Other Than Junk Food, This Is Perhaps What's Making Your Child Obese

Gut bacteria and its interactions with immune cells and metabolic organs, including fat tissue, is found to play a key role.

Edited by Deeksha Sarin (with inputs from ANI)  |  Updated: October 31, 2019 17:59 IST

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Other Than Junk Food, This Is Perhaps What's Making Your Child Obese

Obesity is increasing at a 2.3 per cent rate each year among school-aged children.

Obesity is one of the major lifestyle diseases across the globe. While consumption of junk and high-calorie foods is undoubtedly a leading cause of obesity, a recent study, published in the journal Obesity Reviews, has shed light on another reason that may be a key factor behind obesity in children. Gut bacteria and its interactions with immune cells and metabolic organs, including fat tissue, is found to play a key role. Apart from the gut, the mother's diet, health, exercise level, antibiotic use, birth method (natural or caesarean), and feeding method (formula or breast milk) may also pose as a risk factor in a child getting obese.

"The medical community used to think that obesity was a result of consuming too many calories. However, a series of studies over the past decade has confirmed that the microbes living in our gut are not only associated with obesity but also are one of the causes," said lead author Hariom Yadav, Ph.D., Assistant Professor of molecular medicine at Wake Forest School of Medicine, part of Wake Forest Baptist.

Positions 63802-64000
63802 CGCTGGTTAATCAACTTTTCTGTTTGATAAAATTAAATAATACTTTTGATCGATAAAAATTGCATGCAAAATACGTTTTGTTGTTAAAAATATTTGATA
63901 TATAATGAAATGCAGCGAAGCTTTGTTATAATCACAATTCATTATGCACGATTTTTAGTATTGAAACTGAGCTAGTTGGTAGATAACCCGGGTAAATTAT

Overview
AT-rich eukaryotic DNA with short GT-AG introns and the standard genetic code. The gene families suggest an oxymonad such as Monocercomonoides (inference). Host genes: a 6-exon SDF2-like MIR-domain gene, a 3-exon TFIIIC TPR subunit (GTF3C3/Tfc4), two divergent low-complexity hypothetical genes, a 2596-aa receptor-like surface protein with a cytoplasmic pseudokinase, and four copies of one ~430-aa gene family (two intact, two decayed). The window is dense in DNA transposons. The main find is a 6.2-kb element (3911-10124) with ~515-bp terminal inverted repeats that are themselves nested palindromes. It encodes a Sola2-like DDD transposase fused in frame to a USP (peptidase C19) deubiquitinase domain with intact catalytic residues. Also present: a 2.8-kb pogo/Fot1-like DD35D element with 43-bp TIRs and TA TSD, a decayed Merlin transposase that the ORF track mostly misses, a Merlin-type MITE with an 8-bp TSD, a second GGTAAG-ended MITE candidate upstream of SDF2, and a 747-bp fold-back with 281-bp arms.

Obesity is increasing at a 2.3 per cent rate each year among school-aged children, which is unacceptably high and indicates worrisome prospects for the next generation's health, the study stated.

For the study, the researchers analysed existing studies (animal and human) on how the interaction between gut microbiome and immune cells can be passed from mother to baby, as early as gestation, and can further contribute to childhood obesity.

"This compilation of current research should be very useful for doctors, nutritionists and dietitians to discuss with their patients because so many of these factors can be changed if people have enough good information," Yadav said.

This better understanding of the role of the gut microbiome and obesity in both mothers and their children can help scientists design more successful preventive and therapeutic strategies to check the rise of obesity in children, the researcher opined. 

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